Upper respiratory infections (URIs) in cats are marked by many of the same symptoms as the common cold in people. Your poor cat may have a cat cold if it is sniffling or has a runny nose. Today, our Liberty Lake veterinary team provides more information on feline colds and when to contact your veterinarian.
Can cats get a cold?
As with humans, sneezing and sniffles are signs that your cat has a cold, but you may be wondering how it happened in the first place. And, more importantly, how you can avoid it in the future.
Like the human cold, cat colds are highly contagious. This means that outdoor cats are more likely to find themselves with the cold virus than indoor cats because they are more likely to interact with other cats.
Upper respiratory infections (URIs) in cats are brought on by bacteria or viruses. Although it is not contagious to humans, it spreads quickly among cats, especially in crowded settings. Therefore, if you recently boarded your cat and they are now exhibiting cold-like symptoms, it is likely that your cat was in close proximity to another cat who was ill with an upper respiratory infection.
Choosing a reputable boarding provider could also help to reduce the chances of increasing your pet's stress levels, and will make it less likely for your cat to develop a URI.
What are the signs of cat colds?
If your cat is suffering from an upper respiratory infection you may notice that they are experiencing one or more of the following cat cold symptoms:
- watery eyes
- runny nose
- mild fever
- reduced appetite
What to do if your cat has a cold
It can be challenging to know what to do if your cat has a cold. You may want to try wiping their runny nose with a clean cloth, and runny eyes with a cloth and saline solution to help them feel better. You can also run a humidifier so the air isn't too dry.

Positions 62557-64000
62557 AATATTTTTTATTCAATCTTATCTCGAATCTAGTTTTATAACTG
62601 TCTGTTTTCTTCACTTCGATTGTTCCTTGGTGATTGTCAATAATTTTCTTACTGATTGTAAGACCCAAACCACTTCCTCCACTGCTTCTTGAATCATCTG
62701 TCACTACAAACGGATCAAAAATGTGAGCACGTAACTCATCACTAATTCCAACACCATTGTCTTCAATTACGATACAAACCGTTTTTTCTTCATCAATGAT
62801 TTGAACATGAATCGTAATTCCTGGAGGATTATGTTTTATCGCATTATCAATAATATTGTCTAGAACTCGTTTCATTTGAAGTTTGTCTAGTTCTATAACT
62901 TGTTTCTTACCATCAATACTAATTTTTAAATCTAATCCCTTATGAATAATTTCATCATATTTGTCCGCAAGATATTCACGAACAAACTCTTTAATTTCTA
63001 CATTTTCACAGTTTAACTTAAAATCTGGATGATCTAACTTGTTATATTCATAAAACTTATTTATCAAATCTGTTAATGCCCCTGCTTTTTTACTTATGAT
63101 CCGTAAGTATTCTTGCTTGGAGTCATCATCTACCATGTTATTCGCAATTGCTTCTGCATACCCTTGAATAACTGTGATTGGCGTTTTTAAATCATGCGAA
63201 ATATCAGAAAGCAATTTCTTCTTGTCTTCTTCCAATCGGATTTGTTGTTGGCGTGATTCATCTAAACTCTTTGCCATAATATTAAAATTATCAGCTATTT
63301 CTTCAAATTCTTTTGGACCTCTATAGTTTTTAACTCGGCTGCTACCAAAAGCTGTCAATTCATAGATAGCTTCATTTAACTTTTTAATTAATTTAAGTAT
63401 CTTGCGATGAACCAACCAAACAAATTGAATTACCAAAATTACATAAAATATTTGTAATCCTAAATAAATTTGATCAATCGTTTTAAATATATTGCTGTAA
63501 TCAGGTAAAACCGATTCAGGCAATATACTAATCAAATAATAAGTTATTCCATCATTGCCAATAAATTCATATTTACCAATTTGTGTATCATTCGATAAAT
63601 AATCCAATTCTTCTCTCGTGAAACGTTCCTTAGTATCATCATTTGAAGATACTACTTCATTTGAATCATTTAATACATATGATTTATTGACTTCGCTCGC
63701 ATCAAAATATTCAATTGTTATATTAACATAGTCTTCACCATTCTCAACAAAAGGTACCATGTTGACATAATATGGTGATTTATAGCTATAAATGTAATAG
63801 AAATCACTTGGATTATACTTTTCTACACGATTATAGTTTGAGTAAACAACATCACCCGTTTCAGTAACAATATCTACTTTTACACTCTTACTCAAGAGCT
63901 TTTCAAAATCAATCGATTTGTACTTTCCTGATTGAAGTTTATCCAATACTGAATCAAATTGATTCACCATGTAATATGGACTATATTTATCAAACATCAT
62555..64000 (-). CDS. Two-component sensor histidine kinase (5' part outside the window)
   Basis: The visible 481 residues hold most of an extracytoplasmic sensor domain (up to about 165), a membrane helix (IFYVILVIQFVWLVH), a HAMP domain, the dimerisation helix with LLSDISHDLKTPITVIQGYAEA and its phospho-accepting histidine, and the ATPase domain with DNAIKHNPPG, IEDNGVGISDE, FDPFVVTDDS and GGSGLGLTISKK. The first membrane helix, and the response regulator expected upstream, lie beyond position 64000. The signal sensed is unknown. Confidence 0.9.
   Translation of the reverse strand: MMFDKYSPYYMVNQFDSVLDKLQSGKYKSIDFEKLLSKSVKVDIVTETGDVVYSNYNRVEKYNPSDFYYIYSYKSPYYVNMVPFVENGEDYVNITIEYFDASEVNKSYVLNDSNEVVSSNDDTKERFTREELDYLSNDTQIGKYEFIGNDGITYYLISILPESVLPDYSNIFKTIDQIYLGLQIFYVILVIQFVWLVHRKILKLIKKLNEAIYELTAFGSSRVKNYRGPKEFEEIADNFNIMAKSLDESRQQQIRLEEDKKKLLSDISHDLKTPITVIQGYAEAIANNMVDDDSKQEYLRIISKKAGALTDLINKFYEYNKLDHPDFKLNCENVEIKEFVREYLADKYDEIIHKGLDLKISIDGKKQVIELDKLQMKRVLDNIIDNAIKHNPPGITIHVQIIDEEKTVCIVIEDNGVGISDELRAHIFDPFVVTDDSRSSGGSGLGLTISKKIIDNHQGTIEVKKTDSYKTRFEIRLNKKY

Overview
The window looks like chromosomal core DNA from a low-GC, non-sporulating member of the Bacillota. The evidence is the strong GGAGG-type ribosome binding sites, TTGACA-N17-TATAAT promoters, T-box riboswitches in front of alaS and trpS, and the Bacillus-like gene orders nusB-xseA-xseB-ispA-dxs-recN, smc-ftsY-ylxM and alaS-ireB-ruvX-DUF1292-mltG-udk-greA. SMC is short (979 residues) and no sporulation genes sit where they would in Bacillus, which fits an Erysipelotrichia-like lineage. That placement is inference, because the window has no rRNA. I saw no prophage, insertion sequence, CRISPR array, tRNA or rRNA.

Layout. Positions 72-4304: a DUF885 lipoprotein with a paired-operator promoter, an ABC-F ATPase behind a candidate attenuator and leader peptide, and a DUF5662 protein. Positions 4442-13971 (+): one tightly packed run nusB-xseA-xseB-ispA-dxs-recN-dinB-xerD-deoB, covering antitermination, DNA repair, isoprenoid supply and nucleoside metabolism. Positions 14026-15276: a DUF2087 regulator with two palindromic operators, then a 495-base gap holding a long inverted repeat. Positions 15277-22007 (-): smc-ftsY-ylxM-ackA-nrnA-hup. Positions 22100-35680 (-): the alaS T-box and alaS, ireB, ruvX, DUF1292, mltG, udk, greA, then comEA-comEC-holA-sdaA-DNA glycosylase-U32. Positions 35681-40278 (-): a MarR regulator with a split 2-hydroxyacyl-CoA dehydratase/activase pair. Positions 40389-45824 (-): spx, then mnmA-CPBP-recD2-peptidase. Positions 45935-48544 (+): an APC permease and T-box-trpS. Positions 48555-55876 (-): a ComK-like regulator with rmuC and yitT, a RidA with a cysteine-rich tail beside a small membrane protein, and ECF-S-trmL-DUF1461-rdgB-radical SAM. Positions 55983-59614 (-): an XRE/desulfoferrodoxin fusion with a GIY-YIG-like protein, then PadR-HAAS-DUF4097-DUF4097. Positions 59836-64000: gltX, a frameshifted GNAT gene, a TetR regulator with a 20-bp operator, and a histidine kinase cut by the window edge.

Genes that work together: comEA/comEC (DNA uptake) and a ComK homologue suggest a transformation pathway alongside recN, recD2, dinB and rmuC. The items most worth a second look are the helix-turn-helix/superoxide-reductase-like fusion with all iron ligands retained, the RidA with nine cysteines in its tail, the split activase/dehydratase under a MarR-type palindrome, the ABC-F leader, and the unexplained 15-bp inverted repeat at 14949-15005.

If your cat seems to be stuffed up, making breathing a little difficult, secure them in their pet carrier, put a bowl of hot water in front of the cage, and cover both with a blanket for about 15 minutes.
Your cat needs to keep eating and drinking in order to heal more quickly. They might find this process more appealing if the food is warmed up and made simpler to swallow. Put an extra blanket in their bed or their preferred spot for curling up because they also need to stay warm.
Never give your cat human cold medication (or any medication without the advice of your vet). Always speak with your veterinarian to find out what they recommend to help your kitty feel better.
How will I know if my cat needs to see a vet?
In most cases, cat colds are harmless and will go away within 1-2 weeks. You do need to monitor their health, however, and if there is no sign of improvement by the fourth day, you should make an appointment with your vet as a persisting cold that does not get treated properly may develop into pneumonia.
As with humans, it's crucial to exercise caution around older cats, kittens, and cats who may already be suffering from conditions that make them more vulnerable to the side effects of a cold. This is particularly true for cats who are nursing or who haven't received their vaccinations. Make an appointment right away if your cat fits into one of these descriptions.
In any case, if your cat begins coughing, has difficulty breathing, or stops eating, they need to see a vet as soon as possible.
Note: The advice provided in this post is intended for informational purposes and does not constitute medical advice regarding pets. For an accurate diagnosis of your pet's condition, please make an appointment with your vet.